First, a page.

Nemours Cardiac Center
Nemours/Alfred I. duPont Hospital for Children
1600 Rockland Road, Wilmington, DE 19803
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Phone: (302) 651-4200
CICU nurses Janet Prozzillo, nurse manager, and Barb Sands, cardiac care coordinator, look after one of our infant patients.
Using the very latest, most advanced technologies, the Nemours Cardiac Center specializes in early detection and repair so that your child can have the healthiest future possible.
Many children with critical heart disease can be diagnosed before birth (in utero) or soon after. Our cardiologists perform in-depth cardiac ultrasounds (fetal echocardiography or “fetal echo"), which allows us to view the structure, function, and rhythm of a baby’s heart while still in the mother’s womb — as early as the 18th week.
If we detect a fetal heart condition during pregnancy, our Nemours Cardiac Center’s fetal cardiology team will work together with your obstetrician/gynecologist (OB/GYN) or maternal-fetal specialist (also called perinatologist, a board-certified obstetrician with special training in high-risk pregnancies). We’ll educate you about your baby’s condition and help you plan for care that might be required after birth.
Francine Holt, RN, keeps an eye on Aariyah in our CICU.
Our cardiac team provides first-class open-heart surgery, as well as advanced non-surgical approaches like cardiac catheterization (when a thin plastic, flexible tube, called a “catheter,” is inserted into a blood vessel in the leg that leads to the heart). Cardiac catheterization might be used for the diagnosis or treatment of your child’s heart condition. If your child needs a catheterization, the procedure can be performed by one of our cardiologists at any time of the day or night in our state-of-the-art digital cardiac catheterization suite.
Our heart surgeons are at the very forefront of pediatric cardiology, which contributes to the ongoing advances in pediatric heart surgery. But we always strive to minimize the number of operations our young patients need. The techniques and advances we use can help your little one avoid the trauma and recovery time of open-heart surgery.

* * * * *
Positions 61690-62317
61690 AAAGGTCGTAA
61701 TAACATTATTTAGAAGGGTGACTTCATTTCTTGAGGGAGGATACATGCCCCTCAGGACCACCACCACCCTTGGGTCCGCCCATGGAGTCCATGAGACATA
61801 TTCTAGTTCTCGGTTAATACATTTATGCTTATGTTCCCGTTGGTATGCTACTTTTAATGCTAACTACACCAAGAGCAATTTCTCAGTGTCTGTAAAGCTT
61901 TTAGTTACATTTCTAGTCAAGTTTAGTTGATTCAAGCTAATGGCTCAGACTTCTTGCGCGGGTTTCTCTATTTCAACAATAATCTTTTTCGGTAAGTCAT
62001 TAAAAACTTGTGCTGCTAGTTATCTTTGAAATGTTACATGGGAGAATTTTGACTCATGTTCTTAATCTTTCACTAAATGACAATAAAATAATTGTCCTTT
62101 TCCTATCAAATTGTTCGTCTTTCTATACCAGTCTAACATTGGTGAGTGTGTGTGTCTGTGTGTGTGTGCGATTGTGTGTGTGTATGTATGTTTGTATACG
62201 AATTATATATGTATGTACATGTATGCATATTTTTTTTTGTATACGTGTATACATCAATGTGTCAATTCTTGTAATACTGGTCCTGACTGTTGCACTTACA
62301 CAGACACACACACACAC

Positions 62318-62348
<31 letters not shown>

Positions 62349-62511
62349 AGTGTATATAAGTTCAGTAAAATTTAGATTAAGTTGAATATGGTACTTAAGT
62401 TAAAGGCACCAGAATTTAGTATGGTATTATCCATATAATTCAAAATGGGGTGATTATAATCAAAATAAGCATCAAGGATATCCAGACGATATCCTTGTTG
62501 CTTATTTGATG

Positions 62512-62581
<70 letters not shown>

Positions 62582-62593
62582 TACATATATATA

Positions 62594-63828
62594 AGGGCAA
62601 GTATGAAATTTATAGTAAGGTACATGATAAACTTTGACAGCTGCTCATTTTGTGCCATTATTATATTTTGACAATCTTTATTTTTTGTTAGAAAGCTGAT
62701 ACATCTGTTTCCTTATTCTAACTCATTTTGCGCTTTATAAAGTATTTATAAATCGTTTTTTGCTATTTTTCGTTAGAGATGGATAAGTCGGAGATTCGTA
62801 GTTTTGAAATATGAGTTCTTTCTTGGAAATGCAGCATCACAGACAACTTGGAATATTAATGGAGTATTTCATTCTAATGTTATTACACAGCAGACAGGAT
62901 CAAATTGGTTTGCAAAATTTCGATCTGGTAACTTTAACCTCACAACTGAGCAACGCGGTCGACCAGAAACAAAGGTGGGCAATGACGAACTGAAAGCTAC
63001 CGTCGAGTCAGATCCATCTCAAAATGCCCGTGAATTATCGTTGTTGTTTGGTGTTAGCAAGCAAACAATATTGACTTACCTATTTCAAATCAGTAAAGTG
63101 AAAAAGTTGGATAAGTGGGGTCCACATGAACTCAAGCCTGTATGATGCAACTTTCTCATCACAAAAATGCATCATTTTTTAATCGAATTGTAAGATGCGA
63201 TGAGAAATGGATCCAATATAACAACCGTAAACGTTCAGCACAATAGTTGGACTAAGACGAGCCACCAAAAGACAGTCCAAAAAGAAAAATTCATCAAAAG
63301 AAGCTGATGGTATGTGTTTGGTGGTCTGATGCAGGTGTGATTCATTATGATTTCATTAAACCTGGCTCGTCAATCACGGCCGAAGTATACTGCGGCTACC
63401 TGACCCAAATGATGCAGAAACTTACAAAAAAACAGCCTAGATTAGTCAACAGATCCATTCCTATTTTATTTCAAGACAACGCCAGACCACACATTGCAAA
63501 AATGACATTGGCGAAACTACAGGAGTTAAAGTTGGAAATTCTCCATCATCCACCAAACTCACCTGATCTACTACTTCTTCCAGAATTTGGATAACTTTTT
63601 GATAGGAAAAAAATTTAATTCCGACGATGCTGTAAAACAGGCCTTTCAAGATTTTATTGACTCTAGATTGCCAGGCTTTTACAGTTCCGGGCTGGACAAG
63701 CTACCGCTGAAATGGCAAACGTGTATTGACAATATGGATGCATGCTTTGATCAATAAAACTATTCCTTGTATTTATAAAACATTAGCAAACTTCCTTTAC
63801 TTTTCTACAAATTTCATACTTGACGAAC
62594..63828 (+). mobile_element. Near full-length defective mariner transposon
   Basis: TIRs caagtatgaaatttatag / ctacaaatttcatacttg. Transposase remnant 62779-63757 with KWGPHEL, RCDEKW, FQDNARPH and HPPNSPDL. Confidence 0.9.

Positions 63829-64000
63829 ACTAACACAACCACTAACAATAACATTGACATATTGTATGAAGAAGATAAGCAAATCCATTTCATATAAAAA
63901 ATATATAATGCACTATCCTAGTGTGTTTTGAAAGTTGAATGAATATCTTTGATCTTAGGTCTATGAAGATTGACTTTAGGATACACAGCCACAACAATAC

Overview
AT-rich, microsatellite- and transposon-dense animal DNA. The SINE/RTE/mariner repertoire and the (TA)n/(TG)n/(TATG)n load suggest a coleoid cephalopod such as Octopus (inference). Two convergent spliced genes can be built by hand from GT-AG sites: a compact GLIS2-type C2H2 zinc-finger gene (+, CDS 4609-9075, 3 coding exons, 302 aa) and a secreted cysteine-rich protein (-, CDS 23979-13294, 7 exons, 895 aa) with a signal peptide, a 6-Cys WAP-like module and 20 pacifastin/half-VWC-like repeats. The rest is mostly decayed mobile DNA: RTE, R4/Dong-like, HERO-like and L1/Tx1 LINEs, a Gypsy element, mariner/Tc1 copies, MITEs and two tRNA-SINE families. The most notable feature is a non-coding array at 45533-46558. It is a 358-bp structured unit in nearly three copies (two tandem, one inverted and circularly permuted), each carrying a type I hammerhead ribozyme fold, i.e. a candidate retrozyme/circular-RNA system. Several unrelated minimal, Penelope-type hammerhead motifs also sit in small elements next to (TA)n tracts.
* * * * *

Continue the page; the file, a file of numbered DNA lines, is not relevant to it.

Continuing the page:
In some complex cases, members of our team work together to perform procedures like open-heart surgery and interventional catheterization, which is sometimes called “therapeutic catheterization,” in the same setting. By offering this kind of combined treatment option (or “hybrid procedure”), we’re improving the outlook for scores of children, all with less discomfort, faster recovery time, and shorter hospital stays. And we’re proud to be one of only a mere handful of centers in the United States where these combo treatment capabilities are available.
At the Nemours Cardiac Center, our team works together to provide expert, comprehensive care for children with end-stage heart disease. Since some children can’t be treated successfully with medication or surgery, heart transplantation might be the answer. Our surgeons are among the best in pediatric and infant heart transplant procedures if your child needs a new heart.
Our pediatric heart transplant program performed the first heart transplant in the state of Delaware. Our specialists from cardiology and cardiac surgery lead a team of advanced practice nurses, physician assistants, pharmacists, physical and occupational therapists, dietitians (nutritionists), social workers, and child life specialists to provide heart transplant care for children and their families before, during, and after the surgery.